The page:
"Man cannot live by bread alone; he must have peanut butter."

U.S. President James A. Garfield, with some truly presidential advice.

Schubert Was A Ridiculously Prolific Composer


"[Leopold von] Sonnleithner reports that ‘at Fräulein Fröhlich’s request, Franz Grillparzer had written for the occasion the beautiful poem Ständchen, and this she gave to Schubert, asking him to set it to music as a serenade for her sister Josefine (mezzo-soprano) and women’s chorus. Schubert took the poem, went into an alcove by the window, read it through carefully a few times and then said with a smile, “I’ve got it already, it’s done, and it’s going to be quite good.”‘ [Joseph von] Spaun tells of the composition of the Erlkönig. He and [Johann] Mayrhofer visited Schubert and found him reading the poem. ‘He paced up and down several times with the book, suddenly he sat down, and in no time at all (just as quickly as you can write) there was the glorious ballad finished on the paper. We ran with it to the Seminary, for there was no piano at Schubert’s, and there, on the very same evening, the Erlkönig was sung and enthusiastically received.'"

From Harold Schonberg’s "Lives of the Great Composers"


"Technology is the reason we get old enough to complain about technology."

Garry Kasparov (1963- ), a Russian chess grandmaster, former world chess champion, writer, and political activist.


"Art is the stored honey of the human soul, gathered on wings of misery and travail."

Theodore Herman Albert Dreiser (1871-1945), and American novelist and journalist of the naturalist school. His novels often featured main characters who succeeded at their objectives despite a lack of a firm moral code, and literary situations that more closely resemble studies of nature than tales of choice and agency. Dreiser's best known novels include Sister Carrie (1900) and An American Tragedy (1925).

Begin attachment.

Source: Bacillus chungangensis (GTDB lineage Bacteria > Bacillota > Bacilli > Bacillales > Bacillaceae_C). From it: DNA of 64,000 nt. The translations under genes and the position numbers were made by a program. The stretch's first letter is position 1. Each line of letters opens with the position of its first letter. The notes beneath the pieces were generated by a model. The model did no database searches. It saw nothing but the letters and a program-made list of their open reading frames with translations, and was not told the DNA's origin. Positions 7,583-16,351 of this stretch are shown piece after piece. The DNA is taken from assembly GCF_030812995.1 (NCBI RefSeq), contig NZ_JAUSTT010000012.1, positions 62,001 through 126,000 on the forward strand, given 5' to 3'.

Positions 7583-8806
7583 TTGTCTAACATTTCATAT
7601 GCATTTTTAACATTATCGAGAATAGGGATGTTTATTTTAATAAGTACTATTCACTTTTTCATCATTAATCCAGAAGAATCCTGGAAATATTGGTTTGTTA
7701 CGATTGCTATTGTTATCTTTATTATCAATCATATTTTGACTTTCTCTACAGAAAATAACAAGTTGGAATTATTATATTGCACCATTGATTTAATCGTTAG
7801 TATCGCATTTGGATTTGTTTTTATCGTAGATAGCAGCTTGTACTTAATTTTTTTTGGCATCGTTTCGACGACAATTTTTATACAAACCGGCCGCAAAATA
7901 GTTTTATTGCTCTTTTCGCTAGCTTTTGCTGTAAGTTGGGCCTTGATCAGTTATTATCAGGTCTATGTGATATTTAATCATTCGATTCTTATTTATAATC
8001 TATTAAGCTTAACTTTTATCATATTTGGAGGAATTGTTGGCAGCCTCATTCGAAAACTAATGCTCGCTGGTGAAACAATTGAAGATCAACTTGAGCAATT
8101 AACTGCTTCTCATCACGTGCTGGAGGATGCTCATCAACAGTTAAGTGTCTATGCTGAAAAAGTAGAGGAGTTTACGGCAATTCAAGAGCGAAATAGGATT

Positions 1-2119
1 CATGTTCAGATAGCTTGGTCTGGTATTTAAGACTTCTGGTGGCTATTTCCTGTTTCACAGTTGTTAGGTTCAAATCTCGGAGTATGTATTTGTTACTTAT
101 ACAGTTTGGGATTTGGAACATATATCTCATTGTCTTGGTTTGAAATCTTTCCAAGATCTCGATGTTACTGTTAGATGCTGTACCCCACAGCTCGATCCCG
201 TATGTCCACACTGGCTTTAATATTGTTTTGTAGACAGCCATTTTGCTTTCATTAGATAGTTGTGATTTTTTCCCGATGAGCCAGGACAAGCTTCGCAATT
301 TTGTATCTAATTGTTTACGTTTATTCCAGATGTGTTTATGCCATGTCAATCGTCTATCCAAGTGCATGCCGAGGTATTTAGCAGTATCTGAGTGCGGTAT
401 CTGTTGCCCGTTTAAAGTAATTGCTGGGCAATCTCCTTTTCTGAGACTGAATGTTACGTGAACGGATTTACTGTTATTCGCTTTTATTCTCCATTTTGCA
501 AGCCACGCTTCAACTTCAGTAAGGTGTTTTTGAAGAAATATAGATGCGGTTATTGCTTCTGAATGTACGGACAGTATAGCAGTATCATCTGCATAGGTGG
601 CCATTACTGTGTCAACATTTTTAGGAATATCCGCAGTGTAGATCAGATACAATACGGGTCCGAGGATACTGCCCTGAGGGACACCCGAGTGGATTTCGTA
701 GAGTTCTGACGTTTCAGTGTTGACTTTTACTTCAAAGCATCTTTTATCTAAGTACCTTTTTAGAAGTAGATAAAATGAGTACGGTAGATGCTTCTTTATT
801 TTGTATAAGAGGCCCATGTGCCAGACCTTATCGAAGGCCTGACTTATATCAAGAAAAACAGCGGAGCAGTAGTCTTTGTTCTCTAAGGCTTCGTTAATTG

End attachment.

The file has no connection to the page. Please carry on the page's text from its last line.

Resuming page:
"To be a poet at twenty is to be twenty: to be a poet at forty is to be a poet."

Eugène Delacroix, a painter and artist of the French Romantic school (1798 - 1863)


"Idealism increases in direct proportion to one’s distance from the problem."

John Galsworthy, an English novelist and playwright


"Men make history and not the other way around. In periods where there is no leadership, society stands still. Progress occurs when courageous, skillful leaders seize the opportunity to change things for the better."

Harry Truman


"The Irish do not want anyone to wish them well; they want everyone to wish their enemies ill."

Harold Nicolson (1886-1968) British diplomat, author, diarist and politician.


"I once spent all day thinking without taking food and all night thinking without going to bed, but I found that I gained nothing from it. It would have been better for me to have spent the time in learning."

Confucius


"Common looking people are the best in the world: that is the reason the Lord makes so many of them."

Abraham Lincoln (its not a very historical quote -- just a funny one)

  • 1
  • 2
  • 3
  • >
  • Leave us a message

    HISTORICAL NON-FICTION

    By Lillian Audette

    This blog is a collection of the interesting, the weird, and sometimes the need-to-know about history, culled from around the internet. It has pictures, it has quotes, it occasionally has my own opinions on things. If you want to know more about anything posted, follow the link at the "source" on the bottom of each post. And if you really like my work, buy me a coffee or become a patron!

    Website design and coding by the Amalgama

    About us X